Sony Xperia 5 IV review

The Sony Xperia 5 IV is a classy, understated camera phone with amazing video capabilities and manual controls for advanced photography – but it comes at a price

Sony Xperia 5 IV hands on
(Image: © Lauren Scott)

Digital Camera World Verdict

If you’re a videographer, photographer, or content creator who wants advanced camera features and video recording in a smartphone, the Xperia 5 IV won’t disappoint. The phone is advanced but easy to use, well-featured by not flashy. It’s let down by a few tiny niggles – limited updates and some overheating issues – but overall the package is very slick and impressive, giving you the ability to capture pro stills and video in a very compact design.

Pros

  • +

    Simple and solid design

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    4K HDR 120fps video recording

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    Great audio quality

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    Full manual camera control

Cons

  • -

    Expensive price point

  • -

    Disappointing in low light

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    Limited software updates

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The Sony Xperia 5 IV is the latest premium camera phone from Sony, launched in September 2022 as a compact version of the Sony Xperia 1 IV (opens in new tab) from earlier in the year. The smartphone shares a lot of features with its big brother, but these don't include the continuous optical zoom module. It's a smaller handset for smaller hands (and pockets) and is also more affordable than the Xperia 1 IV.

Creators who like Sony phones (opens in new tab) will find plenty to like with the Xperia 5 IV. Not only is it a powerhouse for visuals – photography and videography – but it also features excellent audio, with a headphone jack and front-facing speakers.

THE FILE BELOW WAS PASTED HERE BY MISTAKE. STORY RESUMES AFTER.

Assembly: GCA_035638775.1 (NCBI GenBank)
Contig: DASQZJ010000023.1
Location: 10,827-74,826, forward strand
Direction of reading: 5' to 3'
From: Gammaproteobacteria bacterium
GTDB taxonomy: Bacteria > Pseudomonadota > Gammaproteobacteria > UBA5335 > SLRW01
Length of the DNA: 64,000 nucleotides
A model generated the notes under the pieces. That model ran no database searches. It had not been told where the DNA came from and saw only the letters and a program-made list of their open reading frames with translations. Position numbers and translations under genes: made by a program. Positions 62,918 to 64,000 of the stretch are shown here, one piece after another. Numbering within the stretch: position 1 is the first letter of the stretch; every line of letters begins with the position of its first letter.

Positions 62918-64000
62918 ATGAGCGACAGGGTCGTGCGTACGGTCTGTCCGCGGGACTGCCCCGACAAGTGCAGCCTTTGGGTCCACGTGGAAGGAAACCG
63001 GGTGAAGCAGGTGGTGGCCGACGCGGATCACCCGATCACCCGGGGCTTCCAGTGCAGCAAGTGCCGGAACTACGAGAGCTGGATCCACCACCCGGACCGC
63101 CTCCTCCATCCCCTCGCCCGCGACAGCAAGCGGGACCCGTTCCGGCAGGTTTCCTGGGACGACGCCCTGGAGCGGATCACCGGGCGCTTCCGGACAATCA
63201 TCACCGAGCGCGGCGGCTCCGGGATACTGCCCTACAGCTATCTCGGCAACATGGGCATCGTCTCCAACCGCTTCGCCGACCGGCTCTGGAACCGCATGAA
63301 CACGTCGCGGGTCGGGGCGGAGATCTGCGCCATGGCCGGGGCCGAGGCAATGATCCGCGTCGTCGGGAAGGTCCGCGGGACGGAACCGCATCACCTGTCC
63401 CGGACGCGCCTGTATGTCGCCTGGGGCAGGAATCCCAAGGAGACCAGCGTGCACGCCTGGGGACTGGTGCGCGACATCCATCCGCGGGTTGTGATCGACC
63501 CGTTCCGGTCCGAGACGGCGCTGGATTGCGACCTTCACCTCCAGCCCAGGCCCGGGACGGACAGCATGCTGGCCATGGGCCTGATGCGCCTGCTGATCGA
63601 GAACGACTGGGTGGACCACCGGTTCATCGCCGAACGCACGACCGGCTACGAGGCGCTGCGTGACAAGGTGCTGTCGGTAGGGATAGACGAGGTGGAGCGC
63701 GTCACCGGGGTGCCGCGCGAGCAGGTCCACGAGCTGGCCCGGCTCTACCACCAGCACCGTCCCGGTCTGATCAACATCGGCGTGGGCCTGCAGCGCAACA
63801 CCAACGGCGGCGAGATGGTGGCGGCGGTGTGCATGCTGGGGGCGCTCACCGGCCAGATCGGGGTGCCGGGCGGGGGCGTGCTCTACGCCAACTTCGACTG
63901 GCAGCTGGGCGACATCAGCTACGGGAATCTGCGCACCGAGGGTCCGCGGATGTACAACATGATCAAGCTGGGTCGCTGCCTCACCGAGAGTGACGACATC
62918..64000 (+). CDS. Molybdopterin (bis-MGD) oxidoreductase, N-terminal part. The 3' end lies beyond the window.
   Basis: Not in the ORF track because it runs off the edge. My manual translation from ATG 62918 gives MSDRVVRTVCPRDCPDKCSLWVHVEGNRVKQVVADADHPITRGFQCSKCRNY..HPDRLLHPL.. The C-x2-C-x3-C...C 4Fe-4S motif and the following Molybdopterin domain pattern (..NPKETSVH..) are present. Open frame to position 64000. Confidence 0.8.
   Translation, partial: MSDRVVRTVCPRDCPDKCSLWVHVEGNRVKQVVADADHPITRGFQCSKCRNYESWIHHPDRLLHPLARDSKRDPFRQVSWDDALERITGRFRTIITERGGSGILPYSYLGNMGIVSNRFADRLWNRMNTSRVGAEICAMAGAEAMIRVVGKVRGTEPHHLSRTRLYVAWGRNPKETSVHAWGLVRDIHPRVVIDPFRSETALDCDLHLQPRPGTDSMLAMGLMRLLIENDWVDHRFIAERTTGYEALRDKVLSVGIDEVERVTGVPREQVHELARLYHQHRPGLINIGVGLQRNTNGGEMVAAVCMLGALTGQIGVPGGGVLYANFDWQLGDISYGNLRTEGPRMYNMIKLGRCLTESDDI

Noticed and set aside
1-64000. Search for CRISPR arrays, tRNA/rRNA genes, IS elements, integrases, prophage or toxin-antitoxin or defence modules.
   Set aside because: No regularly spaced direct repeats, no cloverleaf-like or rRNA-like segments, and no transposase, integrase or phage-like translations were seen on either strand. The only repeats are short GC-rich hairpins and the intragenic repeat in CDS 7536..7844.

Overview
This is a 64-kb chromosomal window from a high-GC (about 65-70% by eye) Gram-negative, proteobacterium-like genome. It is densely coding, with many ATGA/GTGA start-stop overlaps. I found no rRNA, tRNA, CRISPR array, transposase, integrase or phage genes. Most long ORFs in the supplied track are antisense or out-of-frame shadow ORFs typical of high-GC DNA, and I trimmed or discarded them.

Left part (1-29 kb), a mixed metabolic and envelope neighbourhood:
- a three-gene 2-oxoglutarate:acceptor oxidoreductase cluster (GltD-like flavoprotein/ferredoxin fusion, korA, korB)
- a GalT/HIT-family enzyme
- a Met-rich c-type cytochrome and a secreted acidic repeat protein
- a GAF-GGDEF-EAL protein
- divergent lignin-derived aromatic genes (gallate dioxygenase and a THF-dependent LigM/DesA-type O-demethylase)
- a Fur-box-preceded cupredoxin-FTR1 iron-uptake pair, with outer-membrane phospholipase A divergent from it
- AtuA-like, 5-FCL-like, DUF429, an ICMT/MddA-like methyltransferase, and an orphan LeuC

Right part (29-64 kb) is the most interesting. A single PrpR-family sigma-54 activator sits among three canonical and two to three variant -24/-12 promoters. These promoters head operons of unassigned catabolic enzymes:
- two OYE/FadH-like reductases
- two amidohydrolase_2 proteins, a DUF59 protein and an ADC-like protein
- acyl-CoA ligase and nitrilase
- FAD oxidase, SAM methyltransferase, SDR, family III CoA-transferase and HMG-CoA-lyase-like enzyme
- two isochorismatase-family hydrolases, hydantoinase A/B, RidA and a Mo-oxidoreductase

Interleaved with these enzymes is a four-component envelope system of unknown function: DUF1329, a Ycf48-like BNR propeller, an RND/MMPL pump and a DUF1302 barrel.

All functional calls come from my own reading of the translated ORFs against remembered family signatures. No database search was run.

Launched at a similar time to the iPhone 14 Pro (opens in new tab) and Google Pixel 7 Pro (opens in new tab), the Xperia 5 IV has had mixed responses so far. But I'm not sure Sony is trying to keep up with Apple, Samsung, and now Google in the camera phone race. Overall, it’s produced an excellent camera phone, that arguably targets a different user than those three manufacturers altogether. The Xperia 5 IV should appeal to loyal fans of the brand, mixing elements of its Sony Alpha camera (opens in new tab) and Bravia TV elements to create a very strong media device.

Sony Xperia 5 IV specifications

Dimensions: 156 x 67 x 8.2mm
Weight: 172g
Display size: 6.1" 21:9 CinemaWide display
Display resolution: FHD+ HDR OLED 2,520 x 1,080
Camera: Triple camera unit with 12MP 24mm f/1.7 , 12MP 60mm f/2.4 and 12MP 16mm f/2.2, 12MP f/2.0 front camera
RAM: 8GB
Internal memory: 128GB
External memory: microSDXC support up to 1TB
OS: Android 12
CPU: Snapdragon 8 Gen 1 Mobile Platform
Battery capacity: 5,000mAh

Sony Xperia 5 IV design & build

Sony Xperia hands-on

(Image credit: Lauren Scott)

The Xperia 5 IV arrives in recycled packaging, without a charger or USB-C cable included. Fortunately, I've amassed plenty of USB-C cables lying around at home, but it means the unboxing experience isn't as exciting as it should be for such a premium product.

That said, the Xperia 5 IV is sleek, thin, and oh-so-tall. My black review unit is a bit utilitarian, but the Green (turquoise) and Ecru White color options look much more playful. The phone has a minimalist design akin to its predecessors (the Sony Xperia 5 III (opens in new tab) and Sony Xperia 5 II (opens in new tab)), with a matte glass back and a new beveled edge design for better handling.